The Air in Our Apartment

I was thinking the other day about my journey as a writer. Something about starting my fourth novel has got me feeling nostalgic, as you might have guessed from my school bus post.  I think it’s that I’ve suddenly realized that I measure my life not in years, but in novels.

2007 was my very first book. That year was rough, depressing, and full of painful naiveté. 2008-2009 were the years I couldn’t find the time or energy to work, since my dad died and I was just desperately trying to stay afloat. 2010 was Book 2. 2011 was Book 3. And now, I am keenly aware that 2012 will become – and always will remain – Book 4.

It’s hard to put into words all of the things I have learned in the past five years as a full-time writer. It’s incredible to think about how far I’ve come. Maybe someday I’ll do a few posts where I share what I’ve learned (although I do have this category tag that houses some of the advice I’ve come up with along the way) but today I just wanted to share with you that first moment of joy.

My very first success came in the form of an email on April 6, 2010. The Wichita Literature and Art Review, a relatively new literary magazine in the north Texas region, wanted to publish two of my poems: “The Air in Our Apartment” and “Digital Implications.” I reread the email three times to make sure there wasn’t a mistake – so much blood rushing to my head that I’m actually a little surprised I didn’t pass out – screamed, and proceeding to generally scare the shit out of my cat by dancing around the house and sporadically rushing back to my computer to make sure that the email was still there.

Then I called my mom. And perhaps everyone I knew, although I can’t remember. I might have just posted the news on Facebook.

It was surreal. I always knew my work was good enough to be published. Not that I was arrogant, but I really did have faith in my talent. I still do. I can’t imagine submitting something I didn’t believe in. Not to say that this poem is the best I’ve ever written. It’s certainly not. But it holds such a sweet space in my heart for the sake of being the first one I ever had professionally published. It appeared in Volume IV of The Wichita Literature and Art Review.

The Air in Our Apartment

As I see the specks and motes
of pale dust
floating, suspended in horizontal light
sifting through the blinds,
I remember:
dust is primarily skin cells
that die and slough off,
landing on a shelf of knick-knacks,
the tops of doors,
the carpet…
or like these adventurous spirits
continue to hover in the air,
wandering in the light
of our apartment.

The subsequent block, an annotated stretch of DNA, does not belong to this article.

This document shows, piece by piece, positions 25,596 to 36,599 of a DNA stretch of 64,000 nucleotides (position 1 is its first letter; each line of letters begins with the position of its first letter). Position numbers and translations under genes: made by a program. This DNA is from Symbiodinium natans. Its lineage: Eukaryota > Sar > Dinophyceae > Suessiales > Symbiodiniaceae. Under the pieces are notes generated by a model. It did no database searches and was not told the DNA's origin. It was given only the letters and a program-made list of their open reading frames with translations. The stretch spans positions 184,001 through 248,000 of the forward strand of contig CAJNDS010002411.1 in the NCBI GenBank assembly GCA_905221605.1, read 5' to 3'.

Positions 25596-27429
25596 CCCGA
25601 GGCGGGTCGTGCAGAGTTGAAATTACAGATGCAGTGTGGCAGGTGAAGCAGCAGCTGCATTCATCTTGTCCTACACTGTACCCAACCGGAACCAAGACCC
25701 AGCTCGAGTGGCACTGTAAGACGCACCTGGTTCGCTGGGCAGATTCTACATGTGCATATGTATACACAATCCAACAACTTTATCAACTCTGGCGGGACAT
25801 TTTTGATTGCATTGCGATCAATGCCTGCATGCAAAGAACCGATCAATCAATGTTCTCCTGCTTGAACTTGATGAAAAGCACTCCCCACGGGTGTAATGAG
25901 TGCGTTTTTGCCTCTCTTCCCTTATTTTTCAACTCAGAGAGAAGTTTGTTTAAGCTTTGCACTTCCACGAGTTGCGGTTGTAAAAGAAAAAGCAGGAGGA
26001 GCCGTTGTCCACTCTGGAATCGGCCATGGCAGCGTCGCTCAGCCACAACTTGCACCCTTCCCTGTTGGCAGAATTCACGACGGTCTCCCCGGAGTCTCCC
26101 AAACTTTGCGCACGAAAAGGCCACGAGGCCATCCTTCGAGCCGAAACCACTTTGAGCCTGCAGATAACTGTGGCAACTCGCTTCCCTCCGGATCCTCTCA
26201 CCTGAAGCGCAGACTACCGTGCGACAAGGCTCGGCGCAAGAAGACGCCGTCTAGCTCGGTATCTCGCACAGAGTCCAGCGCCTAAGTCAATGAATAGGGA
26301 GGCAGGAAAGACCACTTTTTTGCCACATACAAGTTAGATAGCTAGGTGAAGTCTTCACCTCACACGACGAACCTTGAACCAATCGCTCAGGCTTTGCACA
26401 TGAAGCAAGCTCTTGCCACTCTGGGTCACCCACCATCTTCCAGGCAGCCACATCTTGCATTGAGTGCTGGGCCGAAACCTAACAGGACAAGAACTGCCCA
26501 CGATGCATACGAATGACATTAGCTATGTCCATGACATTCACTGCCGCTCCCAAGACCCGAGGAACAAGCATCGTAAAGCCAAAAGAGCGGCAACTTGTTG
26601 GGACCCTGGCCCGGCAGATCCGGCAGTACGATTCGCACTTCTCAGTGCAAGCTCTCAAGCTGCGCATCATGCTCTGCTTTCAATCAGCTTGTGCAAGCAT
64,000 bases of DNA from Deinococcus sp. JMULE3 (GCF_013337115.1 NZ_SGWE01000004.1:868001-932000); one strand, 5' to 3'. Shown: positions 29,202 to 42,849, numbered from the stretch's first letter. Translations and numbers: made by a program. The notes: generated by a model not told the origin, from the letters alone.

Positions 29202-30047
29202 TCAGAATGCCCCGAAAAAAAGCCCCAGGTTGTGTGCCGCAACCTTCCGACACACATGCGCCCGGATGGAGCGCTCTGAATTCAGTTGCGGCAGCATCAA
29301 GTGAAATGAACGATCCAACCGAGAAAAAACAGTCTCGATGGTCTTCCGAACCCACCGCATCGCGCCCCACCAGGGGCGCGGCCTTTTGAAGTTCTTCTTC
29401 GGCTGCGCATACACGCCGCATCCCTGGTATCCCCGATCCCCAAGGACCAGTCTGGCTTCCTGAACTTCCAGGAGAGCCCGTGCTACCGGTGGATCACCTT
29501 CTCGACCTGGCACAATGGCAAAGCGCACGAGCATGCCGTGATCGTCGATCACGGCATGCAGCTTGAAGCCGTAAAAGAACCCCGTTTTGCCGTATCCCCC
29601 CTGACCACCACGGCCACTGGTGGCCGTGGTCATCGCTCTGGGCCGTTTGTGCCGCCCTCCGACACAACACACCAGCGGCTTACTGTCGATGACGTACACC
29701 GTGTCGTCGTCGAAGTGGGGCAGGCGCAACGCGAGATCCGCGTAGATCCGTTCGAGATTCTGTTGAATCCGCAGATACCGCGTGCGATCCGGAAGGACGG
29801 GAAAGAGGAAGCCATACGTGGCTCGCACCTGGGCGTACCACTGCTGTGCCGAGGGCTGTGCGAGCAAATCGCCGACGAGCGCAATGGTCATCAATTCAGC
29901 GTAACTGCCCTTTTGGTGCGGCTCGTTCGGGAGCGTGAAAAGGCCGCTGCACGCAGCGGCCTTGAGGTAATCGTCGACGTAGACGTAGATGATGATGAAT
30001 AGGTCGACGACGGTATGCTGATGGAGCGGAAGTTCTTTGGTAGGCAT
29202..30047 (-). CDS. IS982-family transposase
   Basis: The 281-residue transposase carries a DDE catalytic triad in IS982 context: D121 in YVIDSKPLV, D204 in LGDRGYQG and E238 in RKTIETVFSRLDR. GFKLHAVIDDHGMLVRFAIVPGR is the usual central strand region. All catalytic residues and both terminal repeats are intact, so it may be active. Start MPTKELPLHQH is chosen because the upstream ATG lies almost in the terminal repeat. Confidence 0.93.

It is our apartment, you know.

I wonder
if the memory in each cell
of what its role was in our bodies
communes with the memory
of the cells it meets
as it bumps along.

And so maybe, then,
we should be more creative in our lovemaking—
match up more non-standard parts…
an elbow to a calf,
a nose to the back of a knee,
a navel to a toe…
so that when the cells
shed and drift,
when they make their greetings,
they can hail each other as old friends
rather than introducing themselves
for the first time
in the air of our apartment.

© Annie Neugebauer
All rights reserved.

Five days later, Dos Gatos Press accepted another poem, “Approaching June,” for publication in the 2011 Texas Poetry Calendar – an even bigger venue. My happy dance turned to a happy cry, and I knew I was going to be able to do this.

I still know that I’m able to do this. Poetry, stories, novels, all of it. The things I’ve always dreamed of are attainable. I’m just in the middle of the ride.

Now I’m off to work on novel number four, remembering that if I work hard enough, there is a pay-off. The work is worth it. Success, in any degree and at any level, is sweet.

I hope you all have a good, productive week. =)

Share this:
This entry was posted in My Works and tagged , , . Bookmark the permalink.
  • Quirina

    Very interesting post, Annie, and lovely poem indeed. I think it is all about finding a place for our work in the Universe, and if we are serious about it, and we keep working at the craft that place will find our work, just like the cells of bodies find others. Congratulations!

  • Cathryn Leigh

    Wow, what an invocative poem. Your confidence and love of it reminds me of my poem, written in 6th grade, that I’m still proud of.

    Good luck on that forth novel!

    :} Cathryn

  • Pegab

    This post is so sweet and poignant I feel like crying. And it has the sweetest words ever, “Then I called my mom”. Your mom must feel really lucky!

  • Aww, that’s a lovely poem, Annie. I’m glad you’re so self-assured in your work, that’s a really important thing, to see the genuine worth of something you’ve created. I believe in you, too!


    • Aw, thanks Ashlee! It is important. There’s always room for improvement, of course, but I think to last as an artist (without driving ourselves crazy) we have to have faith in our fundamental ability. Otherwise, what’s the point?

  • Elizabeth Twist

    I know that happy dance! It’s such an exciting moment. Equally I love the feeling of bubbling potential when you submit a piece you really like.

    Lovely poem.

  • Love the poem!

    Also love the following: “I’m just in the middle of the ride.” Too often I think we get worked up about destinations and don’t forget that a writing career is an evolving process, and that no part of it is really incomplete or wrong. No matter what, the work is worth it. 🙂

    • Thank you Lura! I totally stole that line from a Jimmy Eat World song called “The Middle.” Just so you know. 😉 But yes, it is ever-evolving. Needless to say, I have been listening to that song a lot lately. I find it very reassuring.

  • Heatherannehernandez

    loving this. it needs to be typed up on some pretty paper on a typewriter and framed!

    • Thanks Heather! I love that idea. Really wish I had a typewriter, too. Or a working one, rather.